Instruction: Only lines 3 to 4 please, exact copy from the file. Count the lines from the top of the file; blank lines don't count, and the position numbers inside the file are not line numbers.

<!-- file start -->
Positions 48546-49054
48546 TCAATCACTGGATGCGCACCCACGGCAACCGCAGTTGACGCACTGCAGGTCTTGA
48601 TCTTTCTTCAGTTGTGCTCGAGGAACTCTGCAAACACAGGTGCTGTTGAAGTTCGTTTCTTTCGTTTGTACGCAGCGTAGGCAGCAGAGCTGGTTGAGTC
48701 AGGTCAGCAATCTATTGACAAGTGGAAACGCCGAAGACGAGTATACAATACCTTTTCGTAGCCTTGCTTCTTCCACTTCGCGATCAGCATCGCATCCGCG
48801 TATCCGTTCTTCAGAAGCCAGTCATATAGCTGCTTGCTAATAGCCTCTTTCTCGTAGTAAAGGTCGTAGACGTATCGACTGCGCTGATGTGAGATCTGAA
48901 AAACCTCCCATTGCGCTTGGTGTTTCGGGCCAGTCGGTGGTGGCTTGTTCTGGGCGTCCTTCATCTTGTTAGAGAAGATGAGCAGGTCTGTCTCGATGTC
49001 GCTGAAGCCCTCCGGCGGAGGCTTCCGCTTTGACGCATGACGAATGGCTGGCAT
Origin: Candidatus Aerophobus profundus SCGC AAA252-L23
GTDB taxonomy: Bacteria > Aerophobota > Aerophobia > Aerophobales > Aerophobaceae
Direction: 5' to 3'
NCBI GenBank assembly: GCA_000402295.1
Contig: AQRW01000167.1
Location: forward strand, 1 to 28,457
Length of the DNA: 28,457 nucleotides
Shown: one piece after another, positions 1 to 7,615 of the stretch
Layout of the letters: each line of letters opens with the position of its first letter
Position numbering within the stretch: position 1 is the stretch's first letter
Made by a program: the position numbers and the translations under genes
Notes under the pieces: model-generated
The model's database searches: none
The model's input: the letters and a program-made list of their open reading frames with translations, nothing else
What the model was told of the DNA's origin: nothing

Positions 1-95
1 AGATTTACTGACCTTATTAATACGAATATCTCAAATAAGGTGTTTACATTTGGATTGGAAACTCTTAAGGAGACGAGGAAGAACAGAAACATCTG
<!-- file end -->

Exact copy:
48601 TCTTTCTTCAGTTGTGCTCGAGGAACTCTGCAAACACAGGTGCTGTTGAAGTTCGTTTCTTTCGTTTGTACGCAGCGTAGGCAGCAGAGCTGGTTGAGTC
48701 AGGTCAGCAATCTATTGACAAGTGGAAACGCCGAAGACGAGTATACAATACCTTTTCGTAGCCTTGCTTCTTCCACTTCGCGATCAGCATCGCATCCGCG